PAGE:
Hemp Could Save Farmers -- But It's Illegal
April 1, 1999
Falling crop prices and rising costs are pushing significant numbers of farmers out of business. There is a crop that might help save their livelihoods: hemp. It is a non-intoxicating look-alike cousin of marijuana, but growing it in the U.S. is illegal.
- Hemp was once routinely grown here for its fiber, seed and oil -- and it continues to be grown around the world, including in Canada, which legalized its cultivation a year ago.
- After enacting a ban on marijuana in 1937 that came to encompass hemp, Congress lifted the hemp restrictions during World War II, then banned it again.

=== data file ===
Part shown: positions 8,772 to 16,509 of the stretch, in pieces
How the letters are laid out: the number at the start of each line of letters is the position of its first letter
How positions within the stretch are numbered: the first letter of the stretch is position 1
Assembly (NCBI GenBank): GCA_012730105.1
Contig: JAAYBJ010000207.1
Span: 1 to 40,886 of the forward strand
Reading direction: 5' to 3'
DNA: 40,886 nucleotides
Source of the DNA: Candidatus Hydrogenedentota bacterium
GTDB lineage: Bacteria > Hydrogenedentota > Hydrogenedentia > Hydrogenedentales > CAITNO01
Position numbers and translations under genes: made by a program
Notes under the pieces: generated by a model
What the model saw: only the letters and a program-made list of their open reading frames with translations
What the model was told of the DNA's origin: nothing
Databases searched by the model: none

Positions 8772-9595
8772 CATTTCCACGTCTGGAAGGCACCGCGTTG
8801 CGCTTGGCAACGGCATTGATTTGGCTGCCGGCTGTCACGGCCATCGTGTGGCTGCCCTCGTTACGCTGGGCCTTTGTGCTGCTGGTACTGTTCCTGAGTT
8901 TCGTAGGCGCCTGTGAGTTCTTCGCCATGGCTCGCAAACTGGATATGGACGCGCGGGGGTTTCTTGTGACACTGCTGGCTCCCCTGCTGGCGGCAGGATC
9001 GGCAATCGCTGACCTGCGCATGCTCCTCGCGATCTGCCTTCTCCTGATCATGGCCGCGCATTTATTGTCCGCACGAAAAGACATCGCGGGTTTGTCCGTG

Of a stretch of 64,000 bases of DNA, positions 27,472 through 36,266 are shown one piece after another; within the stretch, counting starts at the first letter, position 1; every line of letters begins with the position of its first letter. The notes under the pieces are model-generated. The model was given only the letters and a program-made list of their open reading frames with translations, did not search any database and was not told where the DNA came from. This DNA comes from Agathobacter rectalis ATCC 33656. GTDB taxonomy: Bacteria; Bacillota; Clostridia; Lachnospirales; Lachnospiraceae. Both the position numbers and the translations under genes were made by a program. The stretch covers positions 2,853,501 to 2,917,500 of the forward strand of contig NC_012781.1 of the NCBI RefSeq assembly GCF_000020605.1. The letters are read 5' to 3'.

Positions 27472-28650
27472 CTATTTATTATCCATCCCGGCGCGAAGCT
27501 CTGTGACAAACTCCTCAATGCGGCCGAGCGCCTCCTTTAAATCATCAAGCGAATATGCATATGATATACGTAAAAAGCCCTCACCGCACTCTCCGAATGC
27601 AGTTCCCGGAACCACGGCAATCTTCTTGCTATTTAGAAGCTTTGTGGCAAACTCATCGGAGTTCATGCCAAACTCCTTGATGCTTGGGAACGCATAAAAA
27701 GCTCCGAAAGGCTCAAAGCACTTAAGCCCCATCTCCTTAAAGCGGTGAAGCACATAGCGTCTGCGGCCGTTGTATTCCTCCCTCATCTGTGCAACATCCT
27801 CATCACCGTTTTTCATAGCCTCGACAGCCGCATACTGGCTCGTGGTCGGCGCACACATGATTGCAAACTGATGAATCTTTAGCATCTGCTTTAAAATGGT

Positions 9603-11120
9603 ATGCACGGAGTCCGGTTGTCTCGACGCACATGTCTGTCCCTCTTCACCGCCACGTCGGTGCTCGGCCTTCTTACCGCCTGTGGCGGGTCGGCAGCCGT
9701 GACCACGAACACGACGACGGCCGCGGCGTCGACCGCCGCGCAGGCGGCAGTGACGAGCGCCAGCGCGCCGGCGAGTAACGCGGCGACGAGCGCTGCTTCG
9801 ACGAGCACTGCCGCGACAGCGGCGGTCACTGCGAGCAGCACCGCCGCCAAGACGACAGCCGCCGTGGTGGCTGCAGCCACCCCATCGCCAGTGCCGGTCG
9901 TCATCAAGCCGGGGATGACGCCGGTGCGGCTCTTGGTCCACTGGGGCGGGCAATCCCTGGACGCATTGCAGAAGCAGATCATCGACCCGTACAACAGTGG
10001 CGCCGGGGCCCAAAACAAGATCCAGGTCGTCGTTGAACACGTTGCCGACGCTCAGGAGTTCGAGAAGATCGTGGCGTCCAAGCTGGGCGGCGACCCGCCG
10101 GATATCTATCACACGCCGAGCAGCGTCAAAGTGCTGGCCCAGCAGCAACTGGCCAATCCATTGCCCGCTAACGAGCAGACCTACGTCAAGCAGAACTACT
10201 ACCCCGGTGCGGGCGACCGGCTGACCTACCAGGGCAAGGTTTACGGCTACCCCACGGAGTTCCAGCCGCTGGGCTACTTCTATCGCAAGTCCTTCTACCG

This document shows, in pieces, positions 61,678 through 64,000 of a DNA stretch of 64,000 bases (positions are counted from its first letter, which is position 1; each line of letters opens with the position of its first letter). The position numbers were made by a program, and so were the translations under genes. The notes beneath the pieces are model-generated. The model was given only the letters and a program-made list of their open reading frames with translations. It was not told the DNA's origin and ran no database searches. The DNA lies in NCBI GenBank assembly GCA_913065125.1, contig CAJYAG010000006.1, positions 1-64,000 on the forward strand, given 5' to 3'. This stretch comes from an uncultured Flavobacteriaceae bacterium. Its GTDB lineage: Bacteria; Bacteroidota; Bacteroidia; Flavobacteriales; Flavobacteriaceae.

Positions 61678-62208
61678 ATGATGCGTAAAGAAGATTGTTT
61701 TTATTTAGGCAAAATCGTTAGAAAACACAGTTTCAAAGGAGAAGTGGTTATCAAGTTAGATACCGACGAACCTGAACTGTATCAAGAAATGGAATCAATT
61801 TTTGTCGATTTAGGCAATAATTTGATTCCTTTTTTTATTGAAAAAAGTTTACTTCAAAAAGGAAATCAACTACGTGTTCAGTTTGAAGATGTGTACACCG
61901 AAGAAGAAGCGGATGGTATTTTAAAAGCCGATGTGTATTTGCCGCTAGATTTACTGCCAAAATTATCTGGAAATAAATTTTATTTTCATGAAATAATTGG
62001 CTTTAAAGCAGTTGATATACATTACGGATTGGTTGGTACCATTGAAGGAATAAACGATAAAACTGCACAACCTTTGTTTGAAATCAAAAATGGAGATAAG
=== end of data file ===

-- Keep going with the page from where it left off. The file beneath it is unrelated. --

- Legal experts say the federal Controlled Substances Act is ambiguous about hemp, but the Drug Enforcement Administration isn't -- resisting pleas to issue hemp- growing permits.
- Legislation to revive hemp passed in Hawaii in March and has been introduced in legislatures in Minnesota, Montana, North Dakota, Vermont and Virginia -- but farmers would still need those DEA permits.
Until recently, the White House's Office of National Drug Control Policy asserted that making hemp legal would send the wrong message. But last week its director, Gen. Barry R. McCaffrey, indicated that his opposition was softening.
Both George Washington and Thomas Jefferson grew hemp and the Declaration of Independence was drafted on hemp-fiber paper.
Source: Christopher S. Wren, "U.S. Farmers Covet a Crop that Policy on Drugs Forbids," New York Times, April 1, 1999.
Browse more articles on Tax and Spending Issues